Life after a DUI: A Vandenberg Airman's struggle to overcome alcohol addiction
By Staff Sgt. Raymond Hoy , 30th Space Wing Public Affairs
/ Published February 13, 2008
VANDENBERG AIR FORCE BASE, Calif. -- Editor's Note: This is part two of a three-part series about the success of a Vandenberg Airman's longtime battle with alcohol and his life changing experience after receiving a Driving Under the Influence charge. Part one covered the Airman's history of alcohol abuse and how that led him to the situation below.
Part Two: Turn the Page
By the time Senior Airman Trey Lewis, a photographer with the 30th Space Wing Public Affairs office, was processed at the San Luis Obispo County Jail for a DUI, it was already about 2 a.m. and the drunk tank was full.
"All the seats were taken and the only empty spot was on the ground right next to the toilet," he remembered as he gave a shudder. "I just sat down, hunched over and fell asleep. When I woke up, there were two guys trying to come up with ideas on how to beat the crystal meth charges they were facing.
"It's not really the picture you have in your head of your future after you sign up for the Air Force," he added laughing.
Shortly after waking up, he was released to the chief in his squadron and his supervisor's supervisor, with whom he had little or no experience.
Due to a change in wing leadership at the time Airman Lewis' punishment was kept within the squadron.
"I guess I was kind of fortunate that I never had to explain myself to the wing commander," he explained, "but I had to stand at attention in front of pretty much every leader within the squadron. It was really a humbling experience."
Airman Lewis would eventually pay a $1,609 fine and attend a mandatory driving class, which cost him another $478. All this plus the large increase in the cost of his car insurance left a huge dent in his wallet. He also went through the agony of walking by his car every day to get into the passenger seat of a friend's car. He did this for an entire year.
But all that paled in comparison to the way he felt at work.
"I felt like I was this giant stain on my unit and on the Air Force as a whole," he said. "I had to stand in front of my entire squadron and give an apology.
"Everyone likes to think that the first time they get introduced to their whole squadron it would be to receive some kind of award not give an apology because you screwed up," he added while shaking his head.
And after all the embarrassment and humiliation, Airman Lewis still continued to drink.
"I kept it up for about another two months," he explained. "It wasn't until I was at a party with a couple of people I thought were my friends that it finally dawned on me. I thought to myself, 'What am I doing?' All of the sudden I was talking to these people about how destructive this was.
"Talk about a buzz kill!" he said with a chuckle.
The following duty day, without really knowing what next step to take, he decided to go and talk to the chaplain. After having a long discussion with him, the chaplain recommended Celebrate Recovery, a faith-based 12-step alcohol recovery program. He only ended up going to this program a couple of times before heading to Calvary Chapel, a nationwide, non-denominational church.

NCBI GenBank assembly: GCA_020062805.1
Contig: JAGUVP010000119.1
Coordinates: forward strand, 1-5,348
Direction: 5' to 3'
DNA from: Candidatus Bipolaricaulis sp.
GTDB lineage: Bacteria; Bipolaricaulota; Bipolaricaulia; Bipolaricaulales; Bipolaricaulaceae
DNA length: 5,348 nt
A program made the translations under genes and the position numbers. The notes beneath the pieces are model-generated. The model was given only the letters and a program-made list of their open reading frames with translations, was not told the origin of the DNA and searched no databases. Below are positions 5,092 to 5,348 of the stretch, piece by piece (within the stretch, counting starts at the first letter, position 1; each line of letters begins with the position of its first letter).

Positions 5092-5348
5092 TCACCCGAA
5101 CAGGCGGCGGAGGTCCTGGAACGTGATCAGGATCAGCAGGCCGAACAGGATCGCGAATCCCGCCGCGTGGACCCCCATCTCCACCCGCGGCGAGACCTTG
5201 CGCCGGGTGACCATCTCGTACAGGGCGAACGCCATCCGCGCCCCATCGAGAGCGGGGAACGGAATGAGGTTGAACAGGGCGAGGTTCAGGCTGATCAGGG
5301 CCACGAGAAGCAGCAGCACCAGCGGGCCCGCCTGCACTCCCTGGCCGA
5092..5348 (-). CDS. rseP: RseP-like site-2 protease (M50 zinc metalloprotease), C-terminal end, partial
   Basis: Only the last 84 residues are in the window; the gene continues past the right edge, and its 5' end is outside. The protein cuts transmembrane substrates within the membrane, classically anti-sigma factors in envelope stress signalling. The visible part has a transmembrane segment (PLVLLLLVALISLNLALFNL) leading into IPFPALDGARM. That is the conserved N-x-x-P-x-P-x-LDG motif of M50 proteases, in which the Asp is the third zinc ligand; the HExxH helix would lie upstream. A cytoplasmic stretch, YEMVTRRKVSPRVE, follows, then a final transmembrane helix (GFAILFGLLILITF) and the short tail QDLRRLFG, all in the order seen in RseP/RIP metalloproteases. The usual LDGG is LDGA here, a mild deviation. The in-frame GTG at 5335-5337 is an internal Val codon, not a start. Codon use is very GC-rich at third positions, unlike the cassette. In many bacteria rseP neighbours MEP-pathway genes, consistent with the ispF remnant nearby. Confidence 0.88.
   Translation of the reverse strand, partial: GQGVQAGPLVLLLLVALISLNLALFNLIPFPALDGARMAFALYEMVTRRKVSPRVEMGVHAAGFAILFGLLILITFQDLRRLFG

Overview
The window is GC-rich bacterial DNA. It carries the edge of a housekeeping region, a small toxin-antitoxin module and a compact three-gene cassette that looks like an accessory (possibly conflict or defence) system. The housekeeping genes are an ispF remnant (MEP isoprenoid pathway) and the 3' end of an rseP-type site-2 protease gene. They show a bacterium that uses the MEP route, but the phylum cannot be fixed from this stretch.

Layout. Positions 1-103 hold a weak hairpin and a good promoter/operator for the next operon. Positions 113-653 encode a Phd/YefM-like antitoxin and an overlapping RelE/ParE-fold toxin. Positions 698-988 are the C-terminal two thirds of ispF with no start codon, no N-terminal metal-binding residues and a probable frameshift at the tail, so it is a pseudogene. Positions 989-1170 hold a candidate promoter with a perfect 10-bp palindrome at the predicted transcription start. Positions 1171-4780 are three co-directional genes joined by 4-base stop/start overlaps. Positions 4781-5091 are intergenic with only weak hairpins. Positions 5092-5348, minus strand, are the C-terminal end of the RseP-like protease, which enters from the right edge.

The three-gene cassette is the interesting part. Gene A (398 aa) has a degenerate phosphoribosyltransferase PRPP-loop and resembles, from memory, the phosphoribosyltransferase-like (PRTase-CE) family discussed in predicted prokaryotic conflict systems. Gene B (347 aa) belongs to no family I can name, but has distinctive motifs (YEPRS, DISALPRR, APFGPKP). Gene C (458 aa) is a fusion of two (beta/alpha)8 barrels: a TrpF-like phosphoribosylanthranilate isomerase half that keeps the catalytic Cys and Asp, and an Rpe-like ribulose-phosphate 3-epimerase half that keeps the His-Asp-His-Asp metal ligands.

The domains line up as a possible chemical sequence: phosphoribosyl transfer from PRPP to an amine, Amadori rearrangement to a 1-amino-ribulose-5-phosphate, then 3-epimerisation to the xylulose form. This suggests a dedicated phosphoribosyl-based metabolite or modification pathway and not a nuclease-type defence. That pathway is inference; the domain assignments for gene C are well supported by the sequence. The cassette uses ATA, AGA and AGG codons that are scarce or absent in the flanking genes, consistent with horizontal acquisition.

"Everybody needs to find their own thing that helps them; but ultimately God was what I needed to help me remove myself from situations I always put myself in," he said.
Ultimately, the hardest part of Airman Lewis' recovery was finding a new way to find to spend his weekends.
"My biggest struggle was shedding the image of 'Trey the party guy'," he explained. "I spent 25 years of my life being that guy, and I needed to find a new identity."
This didn't sit so well with his old friends though.
"After about six months, my so-called friends were starting to get pretty upset that I wasn't coming to hang out with them," he said. "What they didn't seem to realize was if I continued that life, I was going to end up dying at a very early age."
Other people noticed the change and helped him along his path to recovery. Senior Master Sgt. Russell Howell, then Airman Lewis' first sergeant, saw Airman Lewis' inner fight and thought he may need some help.
"I was shocked when I learned of Trey's DUI," Sergeant Howell said. "I remember wondering, 'What kind of Airman gets a DUI while still attending FTAC?' Since we had not yet met, and I had already formed an opinion of him, I was not looking forward to having 'that conversation' with the new Airman.
"After meeting Trey, however, I had a different mindset. He seemed sincerely sorry for what he had done," he said. "Not because of the shame or embarrassment he brought on himself, but more for how he let his squadron down.
"I told him how many Airmen often let this type of thing be their downfall; they let it ruin their careers. I reminded him our goal is to keep the consequences of a DUI, to both the Airman and the Air Force, to a minimum. We discussed several options for turning this huge negative into a positive," he said.
After a while, Airman Lewis finally felt like he may be getting his life straightened out. It was only then he felt like maybe he could help others make the right choice when they went out to have some fun on the weekend.
Editor's Note: Be sure to check out www.vandenberg.af.mil next week to see how Airman Lewis used his experience to help others make the right decision about drinking and driving when their time to choose came:
"I'm not a counselor or anything. But sometimes it helps them out to just sit and listen." - Airman Lewis said.